At a hotel in a tropical jungle, I stand on my balcony watching wild animals frolic and play. Then, out of the semi darkness, I see a huge tiger face looming right in front of me – how can this be possible? I’m right up on the third floor; it’s impossible for a tiger to float suspended in mid-air, right? I understand that I am dreaming. This is a magnificent dream tiger, and it has come to visit me! 

Its huge head is inches from my body, I can see each one of its whiskers and the glow of its wise amber eyes. I know it means me no harm. It’s as if it wants to offer me its power, strength, and protection. It wants to be my friend. Laughing in delight, I find myself floating up into the air. My beautiful dream tiger levitates with me and I get the strong feeling that we have known each other forever; it’s like meeting part of my own soul. Together we turn slow somersaults high above the jungle as the stars begin to come out one by one.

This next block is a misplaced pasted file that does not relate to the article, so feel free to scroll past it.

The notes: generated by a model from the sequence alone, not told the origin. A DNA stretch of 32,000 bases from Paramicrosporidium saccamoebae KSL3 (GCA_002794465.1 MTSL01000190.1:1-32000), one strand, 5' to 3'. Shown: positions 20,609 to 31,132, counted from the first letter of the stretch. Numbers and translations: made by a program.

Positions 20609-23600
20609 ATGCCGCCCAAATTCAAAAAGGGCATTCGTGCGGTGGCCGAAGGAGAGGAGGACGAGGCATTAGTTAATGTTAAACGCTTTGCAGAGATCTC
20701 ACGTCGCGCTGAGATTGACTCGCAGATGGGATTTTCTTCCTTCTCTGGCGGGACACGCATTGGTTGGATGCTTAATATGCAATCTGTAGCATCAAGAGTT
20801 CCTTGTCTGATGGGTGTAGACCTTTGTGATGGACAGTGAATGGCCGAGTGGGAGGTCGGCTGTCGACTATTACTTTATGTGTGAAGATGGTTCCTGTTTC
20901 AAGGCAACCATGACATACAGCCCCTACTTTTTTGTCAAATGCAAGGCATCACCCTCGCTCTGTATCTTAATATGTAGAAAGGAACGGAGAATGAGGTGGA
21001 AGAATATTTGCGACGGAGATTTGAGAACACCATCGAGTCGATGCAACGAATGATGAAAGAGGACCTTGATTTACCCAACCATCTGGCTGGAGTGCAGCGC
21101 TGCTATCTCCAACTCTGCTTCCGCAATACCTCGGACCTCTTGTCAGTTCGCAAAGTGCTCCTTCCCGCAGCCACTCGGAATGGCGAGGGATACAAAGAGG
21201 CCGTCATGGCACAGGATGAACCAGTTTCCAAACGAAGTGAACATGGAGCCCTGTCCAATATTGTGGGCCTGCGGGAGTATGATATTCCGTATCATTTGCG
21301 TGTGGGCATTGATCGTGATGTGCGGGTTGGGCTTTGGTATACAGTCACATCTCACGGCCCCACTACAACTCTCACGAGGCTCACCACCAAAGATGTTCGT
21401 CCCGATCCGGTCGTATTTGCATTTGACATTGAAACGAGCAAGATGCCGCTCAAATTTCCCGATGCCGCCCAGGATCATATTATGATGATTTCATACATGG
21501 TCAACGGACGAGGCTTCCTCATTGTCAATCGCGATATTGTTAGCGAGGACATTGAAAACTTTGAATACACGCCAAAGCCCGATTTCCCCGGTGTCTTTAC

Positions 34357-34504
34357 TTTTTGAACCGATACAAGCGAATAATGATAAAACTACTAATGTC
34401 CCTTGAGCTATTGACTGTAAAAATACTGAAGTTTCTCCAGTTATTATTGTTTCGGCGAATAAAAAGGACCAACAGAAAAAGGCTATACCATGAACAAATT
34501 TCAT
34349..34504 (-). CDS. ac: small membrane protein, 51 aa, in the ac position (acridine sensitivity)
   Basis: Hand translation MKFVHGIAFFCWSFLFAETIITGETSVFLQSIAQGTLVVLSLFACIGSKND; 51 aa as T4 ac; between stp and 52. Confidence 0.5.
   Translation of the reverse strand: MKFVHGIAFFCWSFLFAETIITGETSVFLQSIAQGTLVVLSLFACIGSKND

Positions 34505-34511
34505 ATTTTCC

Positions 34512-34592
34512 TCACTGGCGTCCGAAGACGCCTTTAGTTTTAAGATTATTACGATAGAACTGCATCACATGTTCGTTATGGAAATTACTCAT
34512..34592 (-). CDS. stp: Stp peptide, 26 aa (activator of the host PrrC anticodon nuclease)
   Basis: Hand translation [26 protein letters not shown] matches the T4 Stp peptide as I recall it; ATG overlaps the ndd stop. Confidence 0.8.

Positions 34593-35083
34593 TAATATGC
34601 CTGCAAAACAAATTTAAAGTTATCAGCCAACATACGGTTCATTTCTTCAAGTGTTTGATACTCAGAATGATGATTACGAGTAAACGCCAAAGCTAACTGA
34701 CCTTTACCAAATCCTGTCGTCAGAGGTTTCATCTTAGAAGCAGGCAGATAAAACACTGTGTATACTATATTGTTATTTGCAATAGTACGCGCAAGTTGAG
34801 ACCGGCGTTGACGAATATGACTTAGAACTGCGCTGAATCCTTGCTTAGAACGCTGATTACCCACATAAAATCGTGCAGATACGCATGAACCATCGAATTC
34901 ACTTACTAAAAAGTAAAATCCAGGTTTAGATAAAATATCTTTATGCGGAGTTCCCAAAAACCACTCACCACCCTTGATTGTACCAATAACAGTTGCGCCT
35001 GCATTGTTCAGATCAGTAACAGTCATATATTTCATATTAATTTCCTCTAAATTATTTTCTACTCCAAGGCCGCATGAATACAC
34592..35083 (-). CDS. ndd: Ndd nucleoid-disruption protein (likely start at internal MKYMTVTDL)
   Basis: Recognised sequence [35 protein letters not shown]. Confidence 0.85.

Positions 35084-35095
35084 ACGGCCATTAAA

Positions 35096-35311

Some of the most spine-tingling encounters I’ve had in lucid dreams involve animals. I’ve danced with elephants, lived in the jungle with a Bengal tiger, turned into a dolphin, discovered a baby bird napping on my bedside table, met the mother of all lizards in a luminous bardo zone, encountered a frozen stallion made of champagne, and had an ecstatic lucid kundalini awakening with a green serpent. Many of my dream animals are recurring figures in my dreams and they take on the role of guides, showing me when I need to pay attention to things in my life.